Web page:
It’s spring. The ground phlox blooms pink over granite ledge, the blossoms from one round of rhododendrons drop while another readies to pop. We’ve greened up nicely, but amidst my gardening chores this weekend, I discovered repercussions from The Great Tree Tragedy of Winter, 2013. Although we’ve finally cleaned up the area where a massive oak demolished our shed, sheared off the tops of five pines and irrevocably altered the appearance of our yard, the tree that caused the mess is having a final say.
Our new shed rests a few feet back from the footprint of the old one. The fat leafed Hostas that used to sit by the door of the old building now sit too far out. While deciding where to move them, we noticed seedlings. Amidst the wood chips left over from stump grinding, in between the stone steps and crevices that populate our yard, tiny oaks have burst forth from the bumper crop of acorns the old tree spewed when it crashed to the earth. I spend an hour on my knees yanking the little guys up on Sunday, before realizing eliminating them will be a long-term project.
Even more than the damage caused by the tree itself, this burgeoning yield communicates the ultimate authority of nature. Oh sure. We notice when she comes at us with wind and snow, rain, hurricanes and tornadoes. Newscasters are quick to sensationalize those big ticket events, the ones that bully us with strength and ferocity. A few months later in our side yard though, Mother Nature demonstrates a more subtle power.
As I sat yanking sprouts up by the roots, it became clear to me how inconsequential my place is on this earth. I’m a hiccup really, even less. We’ve lived in our home 21 years. But were we to turn our backs, in less than half that time the yard we’ve tilled, planted and edged would return to brush and trees. The acorns deposited across our half-acre have the potential to contour the landscape long after I’ve become nothing more than compost. So what if I pull this crop up? There will always be more. Year after year, oaks, maples, pines and ash will disperse a gazillion more seeds which will in turn, become trees. At some point, the invasive pricker-vines I dig up each spring will have their way. The poison ivy that seeds itself in my gardens will drown out the perennials I tend to with love. Bittersweet vines will become an impenetrable tangle.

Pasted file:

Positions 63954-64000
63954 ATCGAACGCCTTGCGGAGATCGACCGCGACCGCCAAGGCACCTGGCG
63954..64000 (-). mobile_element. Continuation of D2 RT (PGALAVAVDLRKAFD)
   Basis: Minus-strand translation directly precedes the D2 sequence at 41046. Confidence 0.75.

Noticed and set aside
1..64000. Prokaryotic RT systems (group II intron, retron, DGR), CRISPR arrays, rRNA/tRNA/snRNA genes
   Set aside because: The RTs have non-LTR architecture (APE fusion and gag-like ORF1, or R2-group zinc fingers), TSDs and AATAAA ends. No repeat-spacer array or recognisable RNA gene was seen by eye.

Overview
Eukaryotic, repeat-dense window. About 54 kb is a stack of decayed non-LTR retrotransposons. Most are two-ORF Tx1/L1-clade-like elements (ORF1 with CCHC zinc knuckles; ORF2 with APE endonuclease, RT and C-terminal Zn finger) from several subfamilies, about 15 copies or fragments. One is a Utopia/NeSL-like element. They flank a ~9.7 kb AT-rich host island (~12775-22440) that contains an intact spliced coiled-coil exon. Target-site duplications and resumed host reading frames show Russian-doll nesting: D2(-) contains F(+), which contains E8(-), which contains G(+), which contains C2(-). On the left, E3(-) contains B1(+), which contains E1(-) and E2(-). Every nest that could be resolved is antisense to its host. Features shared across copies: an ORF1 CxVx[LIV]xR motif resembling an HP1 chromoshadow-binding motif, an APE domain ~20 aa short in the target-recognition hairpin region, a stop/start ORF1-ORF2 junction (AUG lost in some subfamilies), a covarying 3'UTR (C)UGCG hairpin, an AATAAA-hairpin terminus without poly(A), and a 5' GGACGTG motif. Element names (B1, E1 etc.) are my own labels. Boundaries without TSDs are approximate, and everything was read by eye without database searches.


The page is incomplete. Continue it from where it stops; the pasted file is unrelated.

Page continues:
As I sat in the shade of two oak saplings we’ve “allowed” to grow over the last few years gazing out over an area now populated with baby oaks, I understood the temporary and inconsequential nature of our presence here. We call it “our” house, and “our” yard. But really, it’s on loan to us from a relatively benevolent Mother Nature. Once in a while, she feels the need to deliver a blatant reminder that she’s in charge. Most of the time though, she humors us by letting us garden and mulch and shape the land, full well knowing in the end, she’ll take her earth back and form it how she pleases.